I am claiming that there is a problem of health for men in factories and workshops as well as for protected persons under the Factory Acts—women and young persons. For more than a century now it has been the practice of the State to regulate the hours of labour, first of textile employés and then of non-textile employés, and then of workshop employés who were women and young persons, and if the principle of the Home Secretary is right this was done on grounds of health. It has happened that in more recent times, without the aid of legislation, the hours of men have been regulated by industrial agreements between trade unions and employers' associations on precisely those grounds. I never expect a body of employers to give away anything for nothing; I expect them to get a quid pro quo for every concession which they give. But it is undoubtedly true and cannot be denied that large bodies of employers have agreed to the limitation of the hours of labour of men on those very grounds of health and safety which the Home Secretary adduces as a reason for factory legislation and for the limitation of hours of particular persons. For the same reason enlightened employers, far-sighted employers, have given rest pauses for all their workpeople, men, women, young persons and children. Why? Because it was in the interests of the physical efficiency of the workers they employed.

As regards wages, we were told on two occasions on Thursday that wages are no part of factory legislation. That is true, but if—I am keeping still to the narrow grounds of the Home Secretary as to the functions of factory legislation—the Home Office is concerned with the question of the health of factory workers, I think it is perfectly clear now, after the numerous investigations there have been into the question of the nutrition of the people, that wages are the basis of good health, and that therefore this matter ought not to be outside the purview of the Home Secretary. That is so again on the question of holidays with pay. Holidays are a health investment. They are a recognised custom, recognised among all black-coated workers, recognised in the highly organised services of this country; recognised, I believe, for between 2,000,000 and 3,000,000 manual workers in industry in this country; recognised, of course, through all the managerial branches, because holidays with pay are in the interests of the people who are engaged in industry.

This House, which enjoys very long holidays in order that its Members may recuperate from the heavy strain they undergo when the House is sitting, ought to be the last Assembly in this country to object on grounds of health and mere physical efficiency to the inclusion of provisions dealing with holidays with pay. We have been treated recently to statements about the Government's new health propaganda. Very showy, it looks good on paper. But the real way to physical efficiency is not to provide swimming pools and gymnasia for the wrecks of life, but to provide good wages and reasonable hours of employment, with an opportunity for holidays for rest and re- cuperation, and of course decent social surroundings. Those things will do far more than we shall ever get out of a national system of physical jerks.

Sir Francis Fremantle

Who has ever suggested a national system of physical jerks?

Mr. Greenwood

I really do not know. The Minister of Health is out of this thing. I do not want to go into history. I did understand that in the King's Speech for this Session there was a statement about a great programme for physical development, which was handed over to the right hon. Gentleman. The Government, not knowing what they wanted to do or why or when, went into it and discovered that it was not for the right hon. Gentleman; it was chiefly for the President of the Board of Education, who came down here to make certain proposals which are going to cost the country a good deal of money, whereby we are to provide recreational and physical exercise facilities very largely out of the public revenue. This theory, which is the basis of dispute, of restricting factory legislation to health and safety and ancillary problems, is outworn, and it has been abandoned in other industrial legislation.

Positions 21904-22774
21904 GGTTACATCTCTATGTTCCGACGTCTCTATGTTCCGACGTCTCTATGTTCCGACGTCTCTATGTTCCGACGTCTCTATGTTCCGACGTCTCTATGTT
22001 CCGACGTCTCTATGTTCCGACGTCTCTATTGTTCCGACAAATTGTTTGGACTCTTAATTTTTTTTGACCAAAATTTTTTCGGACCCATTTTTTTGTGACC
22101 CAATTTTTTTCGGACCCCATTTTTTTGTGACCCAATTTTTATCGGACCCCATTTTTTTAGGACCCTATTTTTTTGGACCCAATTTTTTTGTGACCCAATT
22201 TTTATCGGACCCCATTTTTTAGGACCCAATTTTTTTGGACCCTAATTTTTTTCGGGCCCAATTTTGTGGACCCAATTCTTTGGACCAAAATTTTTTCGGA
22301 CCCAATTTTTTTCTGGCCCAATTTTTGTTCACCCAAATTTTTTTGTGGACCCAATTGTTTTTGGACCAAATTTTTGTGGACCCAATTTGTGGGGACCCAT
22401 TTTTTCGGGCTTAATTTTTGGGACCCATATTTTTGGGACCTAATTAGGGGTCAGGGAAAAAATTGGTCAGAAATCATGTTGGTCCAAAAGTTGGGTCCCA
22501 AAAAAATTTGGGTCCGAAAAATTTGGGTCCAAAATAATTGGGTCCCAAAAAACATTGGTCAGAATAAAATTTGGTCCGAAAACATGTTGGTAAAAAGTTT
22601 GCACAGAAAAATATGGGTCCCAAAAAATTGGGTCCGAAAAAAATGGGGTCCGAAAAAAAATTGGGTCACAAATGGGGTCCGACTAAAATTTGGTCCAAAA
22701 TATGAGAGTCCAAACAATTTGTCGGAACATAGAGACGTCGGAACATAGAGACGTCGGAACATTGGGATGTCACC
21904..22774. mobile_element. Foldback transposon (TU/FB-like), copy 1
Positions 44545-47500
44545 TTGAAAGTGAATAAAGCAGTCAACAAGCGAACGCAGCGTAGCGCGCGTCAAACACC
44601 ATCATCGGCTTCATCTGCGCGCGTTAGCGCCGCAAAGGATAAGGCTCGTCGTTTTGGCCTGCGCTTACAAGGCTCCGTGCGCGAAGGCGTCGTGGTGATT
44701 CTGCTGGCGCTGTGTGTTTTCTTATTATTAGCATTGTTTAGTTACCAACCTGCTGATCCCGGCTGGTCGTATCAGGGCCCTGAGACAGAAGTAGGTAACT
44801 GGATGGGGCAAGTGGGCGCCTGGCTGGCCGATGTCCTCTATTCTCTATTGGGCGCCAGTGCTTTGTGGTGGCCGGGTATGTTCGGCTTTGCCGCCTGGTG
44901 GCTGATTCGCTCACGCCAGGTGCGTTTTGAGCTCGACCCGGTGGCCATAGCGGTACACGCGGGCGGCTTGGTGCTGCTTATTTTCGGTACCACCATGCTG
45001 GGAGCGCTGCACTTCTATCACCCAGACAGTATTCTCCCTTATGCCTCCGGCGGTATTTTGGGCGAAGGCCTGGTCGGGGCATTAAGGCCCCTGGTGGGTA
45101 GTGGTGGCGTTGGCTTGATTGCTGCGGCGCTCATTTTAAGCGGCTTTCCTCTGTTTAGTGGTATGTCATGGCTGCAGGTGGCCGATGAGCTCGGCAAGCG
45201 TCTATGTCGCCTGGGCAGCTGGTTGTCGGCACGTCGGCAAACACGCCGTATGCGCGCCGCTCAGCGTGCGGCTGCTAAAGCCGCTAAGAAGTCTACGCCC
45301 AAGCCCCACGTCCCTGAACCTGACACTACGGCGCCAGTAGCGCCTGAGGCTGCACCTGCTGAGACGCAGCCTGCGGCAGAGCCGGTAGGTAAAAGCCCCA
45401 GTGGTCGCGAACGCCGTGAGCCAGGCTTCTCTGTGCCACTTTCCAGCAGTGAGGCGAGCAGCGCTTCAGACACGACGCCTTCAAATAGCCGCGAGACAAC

My mind goes back, as no doubt the mind of the Lord President of the Council will go back, to the campaign of 30 years ago for trade boards. We had trade boards legislation not merely because of sweating, not merely because of low wages, but because of the horrible conditions under which people were employed, and our trade boards, by including wages with questions of health and safety, have done a great deal to improve the moral and physique and the sense of independence of those people who were employed in what used to be called sweated trades. The Under-Secretary of State for Scotland told us it was no business of factory legislation to settle the hours of labour of adult males. As a matter of fact this is no new phase. I refuse to divide health questions from economic questions. Hours of labour are not merely an economic question. The fact that the hours of labour of women and young persons have been regulated in the interests of health and safety proves that hours of labour are a question of health on the Home Secretary's own showing.

Still arguing the right hon. Gentleman's case, I will come to another aspect. In the mines we have an industry where the hours of labour of men have been regulated for two or three generations. Even under the Factory Acts there have been limitations of the hours of labour of adult males. In the pottery industry certain classes of workers have their hours of labour limited to 48 per week, with a very drastic limitation of overtime. It was only last year that this House passed an Hours of Employment Convention Act ratifying an International Labour Office Convention dealing with sheet glass workers, which limited the hours of people employed in continual processes in the manufacture of sheet glass to an average of 42 per week. That legislation has not yet been put into operation, but there has been a declaration in this House to that effect, as there was last November or December in favour of holidays with pay.